Long Term Care Services
Services that include medical and non-medical care to people with a chronic illness or disability. Long term care (LTC) helps meet health or personal needs. Most long term care assists people with Activities of Daily Living, such as dressing, bathing, and using the bathroom. Long term care can be provided at home, in the community, or in a facility.
Joint federal and state public assistance program for financing health care intended for those with low incomes or high medical bills relative to income and assets. By default, it is the largest public payer of long term care services in the US by far.
Federal program established in 1965 which provides hospital insurance (Part A) and medical insurance (Part B) for individuals over age 65, or those with certain disabilities. The Part D Prescription Drug Program was established in 2006. Medicare does not cover long term or custodial care.
Medicare Supplement Insurance
Private insurance policy that covers gaps in Medicare coverage. Plans are standardized.
Policy feature that returns at least some of your premiums if you cancel your policy or let it lapse.
Outline of Coverage
Description of benefits, exclusions, and provisions of a long term care insurance policy.
Pension Protection Act of 2006
Federal law which allows tax-free exchanges from non-qualified annuities to pay for LTC insurance premiums (called 1035-exchanges).
Private LTC insurance policy that allows you to protect some or all of your assets from both Medicaid spenddown and estate recovery in the event you apply for Medicaid after exhausting your policy's benefits.
To ensure solvency to pay future claims, an insurance company must set aside premiums in what are called "reserves". By regulation, such reserves must be safely invested in highly-rated financial instruments. Generally, when interest rates are higher, premiums will tend lower-- and vice-versa.
Interestingly, premiums collected "today" cannot be shown as earned income by the company. For example, if a company collects a $365 annual premium on January 1st, only $1 is considered earned, while the other $364 remains unearned. Each day, another $1 is earned as insurance is provided. By law, unearned premium is a liability until it's been earned, and is called "unearned premium reserves."
Once a particular claim is reported (or "opened"), the company must transfer and set aside money to pay that specific claim, based on their best estimates. Since this money is essentially "owed" to the prospective claimant, the company considers these "claim reserves" spent. As money owed to others, this too is a liability. In the meantime, even while held in a fiduciary capacity, the company still earns interest income on these funds.
A company must also consider claims which it anticipates in the future, but which have not yet been formally reported (called "incurred but not reported", or IBNR). These too are a liability. (A non-LTC example I found describes this best: a vitamin manufacturer has been producing contaminated products, slowly impacting the health of its users. Even if the injury is known-- or is becoming known-- the insurer is not yet aware of any specific claimants.)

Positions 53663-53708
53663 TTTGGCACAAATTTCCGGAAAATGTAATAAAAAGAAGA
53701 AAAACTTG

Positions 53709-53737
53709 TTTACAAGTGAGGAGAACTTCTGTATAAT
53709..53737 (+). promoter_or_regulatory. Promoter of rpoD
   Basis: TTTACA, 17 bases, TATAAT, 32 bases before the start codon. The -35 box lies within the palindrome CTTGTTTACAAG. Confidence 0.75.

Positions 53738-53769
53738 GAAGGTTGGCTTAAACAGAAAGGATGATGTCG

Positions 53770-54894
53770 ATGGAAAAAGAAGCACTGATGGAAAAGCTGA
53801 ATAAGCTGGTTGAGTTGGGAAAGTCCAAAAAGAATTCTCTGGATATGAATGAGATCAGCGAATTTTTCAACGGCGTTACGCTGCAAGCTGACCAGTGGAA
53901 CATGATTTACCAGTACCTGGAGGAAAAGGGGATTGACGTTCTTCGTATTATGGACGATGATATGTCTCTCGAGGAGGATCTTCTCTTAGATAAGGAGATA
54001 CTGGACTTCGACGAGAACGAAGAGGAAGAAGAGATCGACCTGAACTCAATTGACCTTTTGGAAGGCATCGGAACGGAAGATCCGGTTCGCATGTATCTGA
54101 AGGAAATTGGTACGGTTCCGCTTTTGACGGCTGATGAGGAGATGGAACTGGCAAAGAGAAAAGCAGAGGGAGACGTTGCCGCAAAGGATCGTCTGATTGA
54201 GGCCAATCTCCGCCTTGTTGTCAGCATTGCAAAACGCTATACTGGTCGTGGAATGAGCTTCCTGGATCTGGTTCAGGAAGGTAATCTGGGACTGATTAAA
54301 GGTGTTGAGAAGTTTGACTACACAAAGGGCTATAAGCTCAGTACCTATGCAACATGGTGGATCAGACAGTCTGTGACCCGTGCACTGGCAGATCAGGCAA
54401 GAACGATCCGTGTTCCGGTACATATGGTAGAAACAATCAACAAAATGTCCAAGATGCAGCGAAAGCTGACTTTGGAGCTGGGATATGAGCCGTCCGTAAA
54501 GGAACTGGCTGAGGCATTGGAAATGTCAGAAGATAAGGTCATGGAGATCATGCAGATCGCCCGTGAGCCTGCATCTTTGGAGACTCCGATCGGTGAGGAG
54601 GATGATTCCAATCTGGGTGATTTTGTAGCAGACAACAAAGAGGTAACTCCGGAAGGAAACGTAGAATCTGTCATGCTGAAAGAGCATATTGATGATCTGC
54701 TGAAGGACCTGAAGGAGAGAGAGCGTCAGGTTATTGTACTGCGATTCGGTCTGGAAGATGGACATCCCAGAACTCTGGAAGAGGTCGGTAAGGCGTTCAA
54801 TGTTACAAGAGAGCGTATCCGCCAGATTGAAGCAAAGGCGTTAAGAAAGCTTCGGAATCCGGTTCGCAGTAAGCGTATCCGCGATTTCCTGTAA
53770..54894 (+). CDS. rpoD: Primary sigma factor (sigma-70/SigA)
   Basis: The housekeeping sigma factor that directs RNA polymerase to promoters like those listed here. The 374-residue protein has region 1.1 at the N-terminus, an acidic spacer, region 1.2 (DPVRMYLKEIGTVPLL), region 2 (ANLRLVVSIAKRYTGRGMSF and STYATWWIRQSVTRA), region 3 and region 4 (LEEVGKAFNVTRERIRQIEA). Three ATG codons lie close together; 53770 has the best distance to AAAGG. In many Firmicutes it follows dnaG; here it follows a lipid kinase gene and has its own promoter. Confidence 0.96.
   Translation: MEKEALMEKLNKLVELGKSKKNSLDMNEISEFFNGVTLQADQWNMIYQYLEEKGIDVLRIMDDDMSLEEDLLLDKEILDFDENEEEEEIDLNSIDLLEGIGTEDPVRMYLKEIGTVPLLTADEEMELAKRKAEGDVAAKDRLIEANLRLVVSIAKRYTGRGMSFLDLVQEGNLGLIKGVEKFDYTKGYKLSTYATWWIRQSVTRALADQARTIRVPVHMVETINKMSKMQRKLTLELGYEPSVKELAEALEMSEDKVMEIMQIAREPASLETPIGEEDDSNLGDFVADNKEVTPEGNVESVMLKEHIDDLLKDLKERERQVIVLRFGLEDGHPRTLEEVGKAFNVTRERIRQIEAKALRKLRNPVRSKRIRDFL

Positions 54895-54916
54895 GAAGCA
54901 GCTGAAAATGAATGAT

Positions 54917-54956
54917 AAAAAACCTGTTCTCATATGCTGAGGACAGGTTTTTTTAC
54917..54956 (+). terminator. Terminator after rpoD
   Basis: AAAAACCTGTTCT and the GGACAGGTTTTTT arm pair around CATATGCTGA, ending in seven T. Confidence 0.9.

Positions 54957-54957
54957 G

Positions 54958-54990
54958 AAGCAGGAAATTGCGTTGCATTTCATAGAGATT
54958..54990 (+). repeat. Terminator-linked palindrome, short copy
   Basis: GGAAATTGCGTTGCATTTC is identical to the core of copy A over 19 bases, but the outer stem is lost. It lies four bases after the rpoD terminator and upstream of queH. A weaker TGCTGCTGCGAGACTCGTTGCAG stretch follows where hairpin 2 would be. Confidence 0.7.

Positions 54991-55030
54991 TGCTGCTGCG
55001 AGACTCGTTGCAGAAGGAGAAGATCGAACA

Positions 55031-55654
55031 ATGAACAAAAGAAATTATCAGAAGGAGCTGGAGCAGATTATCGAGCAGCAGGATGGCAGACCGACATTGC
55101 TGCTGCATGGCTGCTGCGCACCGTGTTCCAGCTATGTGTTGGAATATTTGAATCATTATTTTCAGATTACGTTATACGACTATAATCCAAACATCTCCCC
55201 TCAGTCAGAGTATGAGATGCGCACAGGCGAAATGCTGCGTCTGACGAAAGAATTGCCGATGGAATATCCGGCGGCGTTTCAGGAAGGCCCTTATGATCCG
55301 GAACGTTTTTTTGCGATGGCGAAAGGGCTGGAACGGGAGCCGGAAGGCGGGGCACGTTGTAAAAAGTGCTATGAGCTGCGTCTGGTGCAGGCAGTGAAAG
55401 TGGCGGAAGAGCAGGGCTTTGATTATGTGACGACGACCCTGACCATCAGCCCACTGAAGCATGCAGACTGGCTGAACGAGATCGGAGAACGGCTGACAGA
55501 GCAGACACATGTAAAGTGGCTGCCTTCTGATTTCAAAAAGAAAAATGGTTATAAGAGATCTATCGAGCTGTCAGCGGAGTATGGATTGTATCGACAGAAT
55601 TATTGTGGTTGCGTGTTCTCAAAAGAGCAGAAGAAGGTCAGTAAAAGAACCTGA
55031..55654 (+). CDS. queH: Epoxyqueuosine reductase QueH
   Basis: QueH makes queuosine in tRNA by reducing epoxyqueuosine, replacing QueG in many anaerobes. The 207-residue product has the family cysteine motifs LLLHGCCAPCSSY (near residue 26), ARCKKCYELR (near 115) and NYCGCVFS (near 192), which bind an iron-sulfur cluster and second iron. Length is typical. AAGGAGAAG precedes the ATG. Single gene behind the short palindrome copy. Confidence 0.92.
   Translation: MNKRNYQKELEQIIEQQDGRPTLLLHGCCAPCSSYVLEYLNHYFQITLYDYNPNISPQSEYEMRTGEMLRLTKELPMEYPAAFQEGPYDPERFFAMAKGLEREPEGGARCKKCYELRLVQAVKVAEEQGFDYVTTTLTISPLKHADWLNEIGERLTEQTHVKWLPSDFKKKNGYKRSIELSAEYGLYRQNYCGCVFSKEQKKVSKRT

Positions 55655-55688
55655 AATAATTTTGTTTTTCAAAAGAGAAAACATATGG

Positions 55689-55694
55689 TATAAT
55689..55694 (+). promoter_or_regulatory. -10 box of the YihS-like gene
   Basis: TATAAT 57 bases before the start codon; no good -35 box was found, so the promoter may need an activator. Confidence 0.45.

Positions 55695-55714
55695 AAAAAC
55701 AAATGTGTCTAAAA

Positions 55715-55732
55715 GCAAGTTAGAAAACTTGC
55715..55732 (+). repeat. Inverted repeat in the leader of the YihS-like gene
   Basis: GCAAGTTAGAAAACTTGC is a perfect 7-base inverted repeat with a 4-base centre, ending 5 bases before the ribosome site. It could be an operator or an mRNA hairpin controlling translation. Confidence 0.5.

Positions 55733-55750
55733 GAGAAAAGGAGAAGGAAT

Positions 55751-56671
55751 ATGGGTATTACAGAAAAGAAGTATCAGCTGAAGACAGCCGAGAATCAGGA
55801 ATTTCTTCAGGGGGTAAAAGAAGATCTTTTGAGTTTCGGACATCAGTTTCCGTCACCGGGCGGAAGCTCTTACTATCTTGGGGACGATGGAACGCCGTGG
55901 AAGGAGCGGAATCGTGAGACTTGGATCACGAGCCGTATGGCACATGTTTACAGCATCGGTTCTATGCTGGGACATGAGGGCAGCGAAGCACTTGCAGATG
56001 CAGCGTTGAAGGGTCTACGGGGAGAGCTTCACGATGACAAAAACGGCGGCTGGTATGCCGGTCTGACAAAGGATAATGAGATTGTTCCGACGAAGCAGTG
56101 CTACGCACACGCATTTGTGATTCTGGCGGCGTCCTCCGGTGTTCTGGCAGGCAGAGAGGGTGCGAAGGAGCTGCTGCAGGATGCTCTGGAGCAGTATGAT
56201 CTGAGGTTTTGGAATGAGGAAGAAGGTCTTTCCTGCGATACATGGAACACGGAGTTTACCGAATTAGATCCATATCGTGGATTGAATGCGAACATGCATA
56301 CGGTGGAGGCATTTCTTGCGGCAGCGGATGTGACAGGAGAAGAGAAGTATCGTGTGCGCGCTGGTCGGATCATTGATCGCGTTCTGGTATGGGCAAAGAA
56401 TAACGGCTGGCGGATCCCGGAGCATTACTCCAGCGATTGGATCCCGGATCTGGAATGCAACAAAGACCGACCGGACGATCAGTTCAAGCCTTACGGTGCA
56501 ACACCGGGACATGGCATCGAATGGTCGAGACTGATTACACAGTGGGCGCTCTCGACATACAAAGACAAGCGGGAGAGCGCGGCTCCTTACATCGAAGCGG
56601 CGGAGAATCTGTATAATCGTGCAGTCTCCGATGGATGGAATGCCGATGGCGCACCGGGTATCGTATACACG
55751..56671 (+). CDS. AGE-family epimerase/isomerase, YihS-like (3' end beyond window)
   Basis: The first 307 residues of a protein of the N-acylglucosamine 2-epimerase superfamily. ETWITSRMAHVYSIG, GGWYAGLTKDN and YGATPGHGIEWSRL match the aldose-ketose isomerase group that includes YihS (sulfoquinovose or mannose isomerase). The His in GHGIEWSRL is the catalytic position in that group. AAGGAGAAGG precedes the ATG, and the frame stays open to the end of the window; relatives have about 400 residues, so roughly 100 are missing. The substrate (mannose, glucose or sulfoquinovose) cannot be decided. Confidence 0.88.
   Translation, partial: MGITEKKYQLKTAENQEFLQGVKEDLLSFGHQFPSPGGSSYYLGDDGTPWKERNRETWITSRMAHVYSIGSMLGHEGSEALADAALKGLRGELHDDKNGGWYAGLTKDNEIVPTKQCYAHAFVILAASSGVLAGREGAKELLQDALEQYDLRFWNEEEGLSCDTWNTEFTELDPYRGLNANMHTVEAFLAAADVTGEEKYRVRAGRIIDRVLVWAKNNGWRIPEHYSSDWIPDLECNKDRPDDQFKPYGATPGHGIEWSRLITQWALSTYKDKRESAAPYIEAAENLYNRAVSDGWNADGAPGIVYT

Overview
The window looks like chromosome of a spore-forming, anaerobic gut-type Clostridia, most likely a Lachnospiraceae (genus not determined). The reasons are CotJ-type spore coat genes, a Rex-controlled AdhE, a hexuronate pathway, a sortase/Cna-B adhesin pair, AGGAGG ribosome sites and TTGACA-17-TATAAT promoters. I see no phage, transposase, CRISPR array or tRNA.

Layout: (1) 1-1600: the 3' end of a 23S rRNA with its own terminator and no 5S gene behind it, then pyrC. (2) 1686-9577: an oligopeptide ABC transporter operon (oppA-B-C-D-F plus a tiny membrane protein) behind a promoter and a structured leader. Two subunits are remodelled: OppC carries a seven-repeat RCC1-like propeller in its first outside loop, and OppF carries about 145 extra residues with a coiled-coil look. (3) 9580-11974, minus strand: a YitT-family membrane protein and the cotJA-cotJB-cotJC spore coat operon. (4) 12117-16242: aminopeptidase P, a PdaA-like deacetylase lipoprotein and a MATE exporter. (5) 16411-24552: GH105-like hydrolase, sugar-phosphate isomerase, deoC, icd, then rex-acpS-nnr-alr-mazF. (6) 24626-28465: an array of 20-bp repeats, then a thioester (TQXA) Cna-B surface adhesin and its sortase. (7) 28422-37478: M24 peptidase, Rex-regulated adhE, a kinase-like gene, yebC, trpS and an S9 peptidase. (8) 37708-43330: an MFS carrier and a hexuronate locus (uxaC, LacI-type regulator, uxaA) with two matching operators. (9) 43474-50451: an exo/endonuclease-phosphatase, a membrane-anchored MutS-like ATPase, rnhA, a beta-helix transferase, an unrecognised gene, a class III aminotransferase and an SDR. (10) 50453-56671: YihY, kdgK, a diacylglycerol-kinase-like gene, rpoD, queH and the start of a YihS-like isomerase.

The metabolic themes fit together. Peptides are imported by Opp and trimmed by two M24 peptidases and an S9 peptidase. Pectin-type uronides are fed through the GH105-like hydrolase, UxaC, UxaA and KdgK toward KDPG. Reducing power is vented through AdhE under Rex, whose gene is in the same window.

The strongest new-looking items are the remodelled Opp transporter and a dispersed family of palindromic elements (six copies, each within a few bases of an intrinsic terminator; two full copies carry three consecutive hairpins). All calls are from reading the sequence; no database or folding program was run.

To recap, for policyholders not on claim, we call them "active life reserves". To accomodate policyholders on claim, a company sets aside-- and occasionally strengthens-- "claims reserves".
Temporary care which is intended to provide much-needed time off for informal caregivers who ordinarily provide regular, ongoing care of the policyholder.
Shortened Benefit Period
Nonforfeiture option in a long term care insurance policy that reduces the benefit period, but retains the full daily or monthly maximums applicable.
Nursing care (such as help with medications, caring for wounds) and therapies (such as occupational, speech, respiratory and physical therapy). Skilled care usually requires the services of a licensed professional (such as an RN, LPN, LVN, doctor or therapist).
Tax-Qualified Long Term Care Insurance
Policy that conforms to certain standards in federal law (IRC section 7702(b)) in order to qualify for federal tax advantages in both premium payments and benefits received.
Third Party Designee
Someone whom the insurance company would notify if your coverage is about to lapse due to non-payment. This can be a relative, friend, or professional, such as your attorney. You should always take advantage of the option to name one.
Process of approving, denying, or rating applications for insurance based on the fitness of an applicant. Helps to keep premiums low.
Waiver of Premium
Policy provision that suspends premium payments after a specified period of time, typically when the insured is receiving benefits. The suspension continues until recovery, at which time premium payments resume.